Here's how the macro-nutrients break down:
Calories 376
Fat 18g
Saturated 1.9g
Mono 9.75g
Poly 5.9g
Cholesterol 30mg
Potassium 300mg
Sodium 245mg
Carbs 23.5g
Fiber 5.25g
Sugar 13g
Protein 33g

If you're turned off by the total fat content, take a look at the mono- and poly- unsaturated levels. Wow! That from the canola oil. A little canola oil in the shake is flavorless, and according to Dr. Vogel, it's a great way to increase your HDL. I used to use Silk's unsweetened Soymilk, which cut down on the sugar content. But according to the Price Chopper manager, Silk stopped producing the unsweetened variety. If you can find it, use the unsweetened variety and add stevia.

Looking forward to eating tomorrow, yes, but actually not that much...

Dietary fasting reviews

Prompted by FitnessBlackBook to investigate fasting as an adjunct to exercise, I purchased three books by MDs on fasting: Fasting and Eating for Health, The QOD Diet, and The Alternate-Day Diet. These three books have quite different focuses. The first is about extended fasts, the second about intermittent fasting for weight loss, and the third about intermittent fasting as a lifestyle for life extension.

My interest in fasting was not in finding a new lifestyle or panacea. Rather, I thought it sounded like intermittent fasting might be a simplistic (if not necessarily easy) way of periodically reducing calories for weight loss. What I wanted to do in ordering these books was to cover my bases in terms of possible health problems, see if there was a body of intermittent fasting knowledge out there already, and see if there were any interesting tips. The answers to my questions were no, no, and no. Basically, if you take a day where you eat a little protein in the morning and drink water during the day, there's nothing to know about fasting that day except that you don't eat. If you start getting more frequent, there could be an issue with hyponatremia.

I'm probably going to try fasting this week on Tuesday and Thursday. Check back to see how it goes. And now for the book reviews...

What I didn't realize when I ordered it is that Fasting and Eating for Health is not a diet book. It is about long-term (up to 1.5 months!) doctor-supervised fasting as a medical treatment for disease. There's no program you can do on your own. Moreover, most of the book is not even about fasting so much as a promotion of vegetarianism. The Physician's Committee for Responsible Medicine, whose president provides a forward, is a front-group for PETA, and the book makes some extreme claims like meat is more dangerous than cigarettes. Nothing is too corny to prove that self-deprivation is good for you. The author talks about lettuce tasting sweet after the fast and processed foods like chemicals. Well, I know he's right because I experienced this phenomenon myself while on... The Atkins Diet!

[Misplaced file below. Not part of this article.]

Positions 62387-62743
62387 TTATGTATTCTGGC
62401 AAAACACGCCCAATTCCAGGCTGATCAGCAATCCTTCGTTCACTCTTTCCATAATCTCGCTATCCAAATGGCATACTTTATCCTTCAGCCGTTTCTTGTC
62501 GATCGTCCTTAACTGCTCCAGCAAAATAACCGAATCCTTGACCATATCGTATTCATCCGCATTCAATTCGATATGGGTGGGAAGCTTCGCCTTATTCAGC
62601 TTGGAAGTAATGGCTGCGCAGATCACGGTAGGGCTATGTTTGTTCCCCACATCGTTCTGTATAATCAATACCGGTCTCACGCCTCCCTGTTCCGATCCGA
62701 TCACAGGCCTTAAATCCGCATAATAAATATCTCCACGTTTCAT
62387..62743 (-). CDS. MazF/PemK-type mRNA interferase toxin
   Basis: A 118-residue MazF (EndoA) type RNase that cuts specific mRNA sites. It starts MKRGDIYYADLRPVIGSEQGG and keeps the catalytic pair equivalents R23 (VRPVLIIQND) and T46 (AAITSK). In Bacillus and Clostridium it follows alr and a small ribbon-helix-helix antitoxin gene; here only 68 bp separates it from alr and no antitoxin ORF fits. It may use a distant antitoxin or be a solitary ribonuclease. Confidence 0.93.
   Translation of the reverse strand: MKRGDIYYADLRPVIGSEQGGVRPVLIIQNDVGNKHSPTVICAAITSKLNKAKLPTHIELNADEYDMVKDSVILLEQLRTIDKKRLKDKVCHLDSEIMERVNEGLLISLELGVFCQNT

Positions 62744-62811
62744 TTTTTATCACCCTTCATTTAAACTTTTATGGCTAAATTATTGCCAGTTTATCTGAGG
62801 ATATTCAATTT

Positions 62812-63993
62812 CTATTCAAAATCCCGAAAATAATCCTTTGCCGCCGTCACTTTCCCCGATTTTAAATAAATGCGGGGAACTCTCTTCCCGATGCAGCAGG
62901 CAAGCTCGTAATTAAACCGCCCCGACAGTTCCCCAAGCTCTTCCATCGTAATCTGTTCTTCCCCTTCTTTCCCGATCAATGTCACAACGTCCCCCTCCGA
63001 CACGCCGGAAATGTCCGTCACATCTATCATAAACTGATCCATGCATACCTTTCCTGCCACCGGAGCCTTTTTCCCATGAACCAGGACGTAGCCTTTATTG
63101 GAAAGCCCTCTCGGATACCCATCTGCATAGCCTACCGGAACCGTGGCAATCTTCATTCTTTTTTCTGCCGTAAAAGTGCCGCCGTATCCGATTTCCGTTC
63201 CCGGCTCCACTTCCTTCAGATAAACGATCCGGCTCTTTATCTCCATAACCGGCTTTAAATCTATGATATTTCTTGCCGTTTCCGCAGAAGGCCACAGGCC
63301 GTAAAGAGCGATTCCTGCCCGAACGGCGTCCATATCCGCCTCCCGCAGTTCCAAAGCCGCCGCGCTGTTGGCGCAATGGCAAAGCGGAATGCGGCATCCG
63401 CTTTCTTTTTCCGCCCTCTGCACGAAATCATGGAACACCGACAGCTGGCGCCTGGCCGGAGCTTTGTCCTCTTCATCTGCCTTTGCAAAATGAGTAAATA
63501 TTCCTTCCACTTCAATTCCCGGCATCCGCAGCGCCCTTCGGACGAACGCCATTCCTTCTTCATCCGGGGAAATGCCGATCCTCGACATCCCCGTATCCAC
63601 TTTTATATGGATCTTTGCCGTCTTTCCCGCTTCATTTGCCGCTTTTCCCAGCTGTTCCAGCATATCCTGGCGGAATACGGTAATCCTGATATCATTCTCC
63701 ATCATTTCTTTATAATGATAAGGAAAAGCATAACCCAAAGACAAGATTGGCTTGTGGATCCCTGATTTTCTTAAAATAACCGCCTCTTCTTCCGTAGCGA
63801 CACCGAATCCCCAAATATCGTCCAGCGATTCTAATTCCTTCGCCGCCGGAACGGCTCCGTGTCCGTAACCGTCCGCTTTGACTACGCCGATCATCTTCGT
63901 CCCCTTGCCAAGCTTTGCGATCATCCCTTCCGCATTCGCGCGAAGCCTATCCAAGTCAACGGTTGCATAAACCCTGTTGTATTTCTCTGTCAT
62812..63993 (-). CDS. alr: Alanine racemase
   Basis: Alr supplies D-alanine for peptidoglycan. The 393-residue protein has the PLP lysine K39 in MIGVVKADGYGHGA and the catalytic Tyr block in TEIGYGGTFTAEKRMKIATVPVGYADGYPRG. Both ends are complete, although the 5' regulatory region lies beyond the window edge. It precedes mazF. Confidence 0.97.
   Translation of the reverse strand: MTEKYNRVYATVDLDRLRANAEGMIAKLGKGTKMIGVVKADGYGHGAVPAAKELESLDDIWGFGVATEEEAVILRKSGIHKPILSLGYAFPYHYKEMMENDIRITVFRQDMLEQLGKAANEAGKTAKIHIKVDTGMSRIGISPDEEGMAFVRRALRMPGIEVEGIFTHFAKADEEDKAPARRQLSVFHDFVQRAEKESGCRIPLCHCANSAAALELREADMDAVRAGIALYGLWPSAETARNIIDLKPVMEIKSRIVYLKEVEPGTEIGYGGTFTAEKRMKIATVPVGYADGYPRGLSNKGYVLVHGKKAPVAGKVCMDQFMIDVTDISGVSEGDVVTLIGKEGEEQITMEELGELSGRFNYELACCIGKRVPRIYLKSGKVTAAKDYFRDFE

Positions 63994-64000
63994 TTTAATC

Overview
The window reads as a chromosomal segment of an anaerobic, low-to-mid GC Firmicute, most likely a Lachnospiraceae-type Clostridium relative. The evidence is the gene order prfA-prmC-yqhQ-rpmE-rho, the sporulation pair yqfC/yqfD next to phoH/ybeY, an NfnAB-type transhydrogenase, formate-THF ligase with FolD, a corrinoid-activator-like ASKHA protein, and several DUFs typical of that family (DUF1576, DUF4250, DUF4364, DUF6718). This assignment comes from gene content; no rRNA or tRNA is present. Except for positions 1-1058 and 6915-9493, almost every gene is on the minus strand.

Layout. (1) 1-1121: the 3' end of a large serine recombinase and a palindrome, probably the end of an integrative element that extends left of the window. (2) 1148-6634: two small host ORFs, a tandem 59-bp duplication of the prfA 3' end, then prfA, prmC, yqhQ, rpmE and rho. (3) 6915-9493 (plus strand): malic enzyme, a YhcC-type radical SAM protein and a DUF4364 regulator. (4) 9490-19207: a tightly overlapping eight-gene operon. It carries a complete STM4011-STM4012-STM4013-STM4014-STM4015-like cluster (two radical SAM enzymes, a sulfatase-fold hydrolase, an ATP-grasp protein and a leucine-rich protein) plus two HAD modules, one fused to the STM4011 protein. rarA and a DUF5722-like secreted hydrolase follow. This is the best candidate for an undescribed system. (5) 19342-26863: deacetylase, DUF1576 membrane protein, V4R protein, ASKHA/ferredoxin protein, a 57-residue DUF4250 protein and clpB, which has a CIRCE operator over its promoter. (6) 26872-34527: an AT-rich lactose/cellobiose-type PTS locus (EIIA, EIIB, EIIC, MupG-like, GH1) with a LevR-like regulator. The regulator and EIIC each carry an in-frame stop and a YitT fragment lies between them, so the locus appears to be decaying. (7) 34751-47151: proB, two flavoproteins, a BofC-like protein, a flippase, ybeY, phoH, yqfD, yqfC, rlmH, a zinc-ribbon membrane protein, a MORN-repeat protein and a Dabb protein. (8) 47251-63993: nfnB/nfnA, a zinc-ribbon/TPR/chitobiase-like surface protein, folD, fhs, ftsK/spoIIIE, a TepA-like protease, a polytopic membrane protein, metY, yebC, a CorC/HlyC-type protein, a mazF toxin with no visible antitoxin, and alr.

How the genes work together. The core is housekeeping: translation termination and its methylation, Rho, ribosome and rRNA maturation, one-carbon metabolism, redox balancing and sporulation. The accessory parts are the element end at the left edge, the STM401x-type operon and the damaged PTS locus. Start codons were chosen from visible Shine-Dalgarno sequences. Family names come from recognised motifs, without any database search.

Importantly, the book was written in the early 1990's, and we have learned a lot about fitness and health in the last two decades. Even Dean Ornish, who is referenced multiple times in this book, no longer recommends super-low-fat vegetarian diets. Times have changed. Nevertheless, I can believe that medically-supervised fasting can improve symptoms of some diseases. (This is discussed in The Alternate-Day Diet as well.) The only valuable part of this book is an introduction to management and problems of fasting for health care professionals.

Of the three books, The Alternate-Day Diet has the most theoretical background, including discussion of epigenetics. It is lifestyle-oriented and focused on long-term health and lifespan. If you're looking for a program you can do at home but want to be sold on science, this is the book for you. The program (or eating plan, or lifestyle, if you will) is simple and straight-forward and you could easily imagine yourself doing it for an extended period of time, if not years or for a lifetime. The book is a fast read.